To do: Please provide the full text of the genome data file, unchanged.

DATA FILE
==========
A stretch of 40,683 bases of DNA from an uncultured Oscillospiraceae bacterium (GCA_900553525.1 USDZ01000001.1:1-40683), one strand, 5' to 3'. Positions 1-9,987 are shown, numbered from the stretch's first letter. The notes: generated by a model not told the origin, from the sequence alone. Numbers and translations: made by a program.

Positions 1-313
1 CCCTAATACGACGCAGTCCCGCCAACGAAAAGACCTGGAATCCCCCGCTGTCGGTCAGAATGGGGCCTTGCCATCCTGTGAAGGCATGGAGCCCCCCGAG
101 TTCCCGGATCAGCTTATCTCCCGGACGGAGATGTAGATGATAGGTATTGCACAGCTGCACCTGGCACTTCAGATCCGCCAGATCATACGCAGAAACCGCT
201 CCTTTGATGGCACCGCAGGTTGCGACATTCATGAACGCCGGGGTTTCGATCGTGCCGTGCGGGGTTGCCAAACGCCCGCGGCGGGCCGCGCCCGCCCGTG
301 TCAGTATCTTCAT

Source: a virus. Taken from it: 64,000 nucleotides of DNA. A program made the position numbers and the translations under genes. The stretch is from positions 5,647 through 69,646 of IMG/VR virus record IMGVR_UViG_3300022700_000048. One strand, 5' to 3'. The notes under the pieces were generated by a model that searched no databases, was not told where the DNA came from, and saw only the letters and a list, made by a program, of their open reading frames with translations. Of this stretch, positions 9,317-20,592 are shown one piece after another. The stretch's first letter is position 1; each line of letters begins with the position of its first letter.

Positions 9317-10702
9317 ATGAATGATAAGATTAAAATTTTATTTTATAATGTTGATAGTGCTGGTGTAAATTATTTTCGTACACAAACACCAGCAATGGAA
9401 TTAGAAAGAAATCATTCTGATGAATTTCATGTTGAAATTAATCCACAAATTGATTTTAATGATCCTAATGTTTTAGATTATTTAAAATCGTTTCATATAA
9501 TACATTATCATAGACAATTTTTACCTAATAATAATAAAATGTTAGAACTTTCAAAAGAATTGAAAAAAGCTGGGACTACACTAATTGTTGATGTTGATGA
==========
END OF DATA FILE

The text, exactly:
A stretch of 40,683 bases of DNA from an uncultured Oscillospiraceae bacterium (GCA_900553525.1 USDZ01000001.1:1-40683), one strand, 5' to 3'. Positions 1-9,987 are shown, numbered from the stretch's first letter. The notes: generated by a model not told the origin, from the sequence alone. Numbers and translations: made by a program.

Positions 1-313
1 CCCTAATACGACGCAGTCCCGCCAACGAAAAGACCTGGAATCCCCCGCTGTCGGTCAGAATGGGGCCTTGCCATCCTGTGAAGGCATGGAGCCCCCCGAG
101 TTCCCGGATCAGCTTATCTCCCGGACGGAGATGTAGATGATAGGTATTGCACAGCTGCACCTGGCACTTCAGATCCGCCAGATCATACGCAGAAACCGCT
201 CCTTTGATGGCACCGCAGGTTGCGACATTCATGAACGCCGGGGTTTCGATCGTGCCGTGCGGGGTTGCCAAACGCCCGCGGCGGGCCGCGCCCGCCCGTG
301 TCAGTATCTTCAT

Source: a virus. Taken from it: 64,000 nucleotides of DNA. A program made the position numbers and the translations under genes. The stretch is from positions 5,647 through 69,646 of IMG/VR virus record IMGVR_UViG_3300022700_000048. One strand, 5' to 3'. The notes under the pieces were generated by a model that searched no databases, was not told where the DNA came from, and saw only the letters and a list, made by a program, of their open reading frames with translations. Of this stretch, positions 9,317-20,592 are shown one piece after another. The stretch's first letter is position 1; each line of letters begins with the position of its first letter.

Positions 9317-10702
9317 ATGAATGATAAGATTAAAATTTTATTTTATAATGTTGATAGTGCTGGTGTAAATTATTTTCGTACACAAACACCAGCAATGGAA
9401 TTAGAAAGAAATCATTCTGATGAATTTCATGTTGAAATTAATCCACAAATTGATTTTAATGATCCTAATGTTTTAGATTATTTAAAATCGTTTCATATAA
9501 TACATTATCATAGACAATTTTTACCTAATAATAATAAAATGTTAGAACTTTCAAAAGAATTGAAAAAAGCTGGGACTACACTAATTGTTGATGTTGATGA